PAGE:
This was not my first Songkran.
I had previously been to the Songkran of Khaosan Road, in Bangkok. 4 years ago, which also had me witness a full-blown protest. And the 3 days spent there were the craziest 3 days of my life. Street parties are a very rambunctious and boisterous affair, but a street party with water involved; it almost feels like the whole atmosphere is jacked up on steroids.
Songkran is Thai New Year. And if you are wondering why the name seems so familiar, it is because it’s borrowed from ‘Makar Sankranti’, the Hindu harvest festival of India. And that is also why Songkran shares its dates in almost all years with other Indian festivals like Lohri, Pongal and Bihu. A fact that doesn’t make my mother happy, as my celebrating Songkran in Thailand would mean that I have to skip my own new year, i.e, Vishu in Kerala.
But unlike the different new year’s celebrated in the Indian harvest calendars, Songkran has a very important differentiating factor. The purification of the mind and body through the act of pouring water on a person. When tradition was introduced to tourism, they both had a very interesting love-child. Songkran became the largest water fight on earth, with an entire country pouring water on each other. Or better, shooting strong rapids of water from powerful water guns. Or even better, shooting strong rapids of ice-cold water from powerful water guns. Ah, ice-cold water on a sweaty April morning. That can literally tase you. And leave you in a comatose form for a few seconds.
For this year, I was already sure that I wouldn’t be going to Bangkok for Songkran, as my age meant that I was not into crazy partying anymore. But I was not sure if I would be going at all, especially since the death of the late king, His Majesty Bhumibol Adulyadej. The king’s death marked a tragic year for the entire country, and many festivals were cancelled (including the full-moon parties of Koh Phangan) in October, after he died. So, I waited till March to figure out how Songkran would play out.
As expected, Bangkok did cut down (just a little bit) on the partying; understandable since the king’s palace was there. But Chiang Mai seemed to have no restrictions in place. So, I went ahead, booked myself a flight to Chiang Mai.
As I expected, Chiang Mai turned out to be a much better place for Songkran than Bangkok. Bangkok displayed the touristy Songkran, where they even charged you to refill your waterguns. But in ChiangMai, most households and shops had a giant syntax tank kept outside, with a block of ice inside them. As long as you could fend off that vicious kid who keeps shooting water in your face, you can refill your guns without paying anything. Also, unlike Bangkok, Songkran in Chiang Mai was more of a family affair. Entire families came out, with water-tanks on their SUVs, and shooting water at you, innocently standing by the side of the road.
If you find yourself ending up in the mother of all water-fights, know that there are 3 simple steps to enjoy it.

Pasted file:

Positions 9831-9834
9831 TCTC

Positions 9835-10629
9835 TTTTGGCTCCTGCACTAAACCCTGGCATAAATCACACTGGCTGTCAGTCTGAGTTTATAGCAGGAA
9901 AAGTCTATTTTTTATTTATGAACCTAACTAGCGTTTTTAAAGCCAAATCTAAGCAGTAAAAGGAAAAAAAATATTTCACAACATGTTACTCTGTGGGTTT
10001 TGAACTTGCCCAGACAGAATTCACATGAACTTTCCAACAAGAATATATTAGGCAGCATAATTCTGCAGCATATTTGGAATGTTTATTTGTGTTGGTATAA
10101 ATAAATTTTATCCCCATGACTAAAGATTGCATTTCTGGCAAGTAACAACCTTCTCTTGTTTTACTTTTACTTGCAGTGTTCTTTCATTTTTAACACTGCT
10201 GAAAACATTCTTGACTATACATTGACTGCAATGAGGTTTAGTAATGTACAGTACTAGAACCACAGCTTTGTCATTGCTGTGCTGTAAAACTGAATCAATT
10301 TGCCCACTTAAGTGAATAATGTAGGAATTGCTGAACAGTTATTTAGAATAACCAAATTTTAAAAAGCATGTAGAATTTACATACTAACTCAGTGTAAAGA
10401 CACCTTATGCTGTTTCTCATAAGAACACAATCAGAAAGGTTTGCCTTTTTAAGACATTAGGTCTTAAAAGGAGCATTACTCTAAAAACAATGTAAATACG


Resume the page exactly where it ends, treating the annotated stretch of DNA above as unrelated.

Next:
The first thing you do when you arrive during Songkran, is to ensure that you get your bags safely to your accommodation without getting wet. I barely managed to do that, evading the waterthrowers and reaching my hotel. Bonus points if you book your accommodation close to where all the action was supposed to take place. In my case, I booked at the old town itself.
The next step involved finding a weapon of choice, and a gang to support you. To engage in a water-fight, they are many different choices of weapons for you. It could be something as simple as a pail or a bucket. Or something more advanced like a super-soaker water-gun, which costs about 300 THB and can shoot really powerful water-streams. And trust me, those ones are really powerful. I know because I mistakenly took off a friend’s fake eyelashes during my Bangkok Songkran, with one stream!
Also, there are plenty of strategies that one can deploy in a waterfight. But all of them involve groups. If you try to be a Rambo-like lone warrior on the streets of Songkran, you are going to get drenched in no time. So, find a gang. It could be people who travel with you to the Songkran (the best choice). Or mates you meet at the local hostel. Or even check for meetup events on couchsurfing.com or meetups.com.
And if you are carrying any valuables when walking around (camera, cash, phone etc.), make sure these are well-covered and protected. You can get a waterproof pouch, or a waterproof bag for about 100 THB.
Pick a fight! But be nice.
Once you are armed, ready and raring-to-go, all you have to do is pick a fight. This is also the part where your dreams about having a machismo-filled waterfight slows drowns into abysmal glory –because you will find that most of your deadly foes turn out to be little kids. Oh, those kids are vicious! They can dunk entire buckets of water on your head, and stare at you like you owe them money! Drench that kid! But be a nice adult, and wish them ‘Sawadee Pimai’ (Happy new year) AFTER you drench him.
Still wondering whether you should head for Songkran next year? Plan early, because the flights and accommodations get more expensive the closer you get to the date. And watch this video for how Songkran actually looks like, and what else you can do in Chiang Mai. (Sorry about the shakes in a couple of places though. Steadying the gopro is almost impossible during Songkran!)
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